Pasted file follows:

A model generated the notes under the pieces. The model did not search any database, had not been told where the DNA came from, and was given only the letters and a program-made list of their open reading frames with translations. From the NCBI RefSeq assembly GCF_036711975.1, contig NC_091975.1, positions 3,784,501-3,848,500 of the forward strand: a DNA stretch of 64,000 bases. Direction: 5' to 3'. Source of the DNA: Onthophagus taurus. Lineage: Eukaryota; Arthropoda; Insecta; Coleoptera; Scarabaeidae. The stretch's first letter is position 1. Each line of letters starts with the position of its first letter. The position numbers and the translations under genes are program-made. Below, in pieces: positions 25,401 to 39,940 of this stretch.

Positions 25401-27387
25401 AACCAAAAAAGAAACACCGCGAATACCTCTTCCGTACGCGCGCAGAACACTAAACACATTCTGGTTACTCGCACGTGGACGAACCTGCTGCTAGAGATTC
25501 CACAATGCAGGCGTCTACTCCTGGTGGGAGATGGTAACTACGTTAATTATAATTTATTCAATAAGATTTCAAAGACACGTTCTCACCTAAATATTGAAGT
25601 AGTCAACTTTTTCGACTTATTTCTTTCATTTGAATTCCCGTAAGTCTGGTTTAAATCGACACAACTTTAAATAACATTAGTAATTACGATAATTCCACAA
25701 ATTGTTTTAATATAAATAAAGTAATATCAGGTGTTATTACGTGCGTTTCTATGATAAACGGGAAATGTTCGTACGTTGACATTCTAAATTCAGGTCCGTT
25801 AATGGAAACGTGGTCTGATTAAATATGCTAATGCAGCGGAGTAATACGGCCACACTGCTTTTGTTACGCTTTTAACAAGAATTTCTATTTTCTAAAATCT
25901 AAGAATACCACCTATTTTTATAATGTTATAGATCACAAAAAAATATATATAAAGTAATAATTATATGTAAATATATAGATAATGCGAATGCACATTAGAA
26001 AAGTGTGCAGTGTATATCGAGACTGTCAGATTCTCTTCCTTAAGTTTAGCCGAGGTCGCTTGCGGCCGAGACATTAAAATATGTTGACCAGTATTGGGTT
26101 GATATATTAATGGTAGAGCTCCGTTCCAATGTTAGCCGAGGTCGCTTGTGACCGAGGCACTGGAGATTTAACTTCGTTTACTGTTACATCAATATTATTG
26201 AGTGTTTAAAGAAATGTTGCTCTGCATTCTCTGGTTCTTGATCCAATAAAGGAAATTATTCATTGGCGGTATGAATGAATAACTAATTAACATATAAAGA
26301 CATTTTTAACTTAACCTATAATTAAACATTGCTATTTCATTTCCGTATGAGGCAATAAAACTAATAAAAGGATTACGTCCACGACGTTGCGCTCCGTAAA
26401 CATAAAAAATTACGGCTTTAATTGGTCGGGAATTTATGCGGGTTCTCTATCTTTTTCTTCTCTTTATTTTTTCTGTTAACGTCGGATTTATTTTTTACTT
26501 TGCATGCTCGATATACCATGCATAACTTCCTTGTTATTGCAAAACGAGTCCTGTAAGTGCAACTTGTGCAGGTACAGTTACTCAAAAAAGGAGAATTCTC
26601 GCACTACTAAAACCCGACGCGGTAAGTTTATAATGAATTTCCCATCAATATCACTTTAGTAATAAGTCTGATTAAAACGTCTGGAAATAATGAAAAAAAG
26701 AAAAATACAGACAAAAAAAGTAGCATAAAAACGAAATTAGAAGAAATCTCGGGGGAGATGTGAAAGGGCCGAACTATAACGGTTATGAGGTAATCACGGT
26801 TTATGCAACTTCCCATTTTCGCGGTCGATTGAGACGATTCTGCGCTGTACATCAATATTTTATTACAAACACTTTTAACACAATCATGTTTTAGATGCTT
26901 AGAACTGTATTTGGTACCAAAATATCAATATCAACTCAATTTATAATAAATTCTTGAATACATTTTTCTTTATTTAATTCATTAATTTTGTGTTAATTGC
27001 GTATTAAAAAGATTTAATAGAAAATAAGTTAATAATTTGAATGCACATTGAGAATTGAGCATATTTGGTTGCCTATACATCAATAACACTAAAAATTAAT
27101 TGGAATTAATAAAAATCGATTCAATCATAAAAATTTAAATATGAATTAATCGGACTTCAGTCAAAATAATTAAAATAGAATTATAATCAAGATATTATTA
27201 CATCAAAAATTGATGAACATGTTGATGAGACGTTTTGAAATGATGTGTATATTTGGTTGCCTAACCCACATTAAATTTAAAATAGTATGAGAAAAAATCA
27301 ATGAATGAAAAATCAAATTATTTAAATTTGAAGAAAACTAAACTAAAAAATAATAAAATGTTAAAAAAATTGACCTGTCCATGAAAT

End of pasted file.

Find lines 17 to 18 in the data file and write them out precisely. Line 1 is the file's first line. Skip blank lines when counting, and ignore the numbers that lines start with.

26801 TTATGCAACTTCCCATTTTCGCGGTCGATTGAGACGATTCTGCGCTGTACATCAATATTTTATTACAAACACTTTTAACACAATCATGTTTTAGATGCTT
26901 AGAACTGTATTTGGTACCAAAATATCAATATCAACTCAATTTATAATAAATTCTTGAATACATTTTTCTTTATTTAATTCATTAATTTTGTGTTAATTGC